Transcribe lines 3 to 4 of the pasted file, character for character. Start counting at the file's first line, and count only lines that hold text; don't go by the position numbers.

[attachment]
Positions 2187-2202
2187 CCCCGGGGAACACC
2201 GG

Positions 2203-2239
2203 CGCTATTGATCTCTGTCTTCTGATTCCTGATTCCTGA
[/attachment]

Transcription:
2201 GG

Positions 2203-2239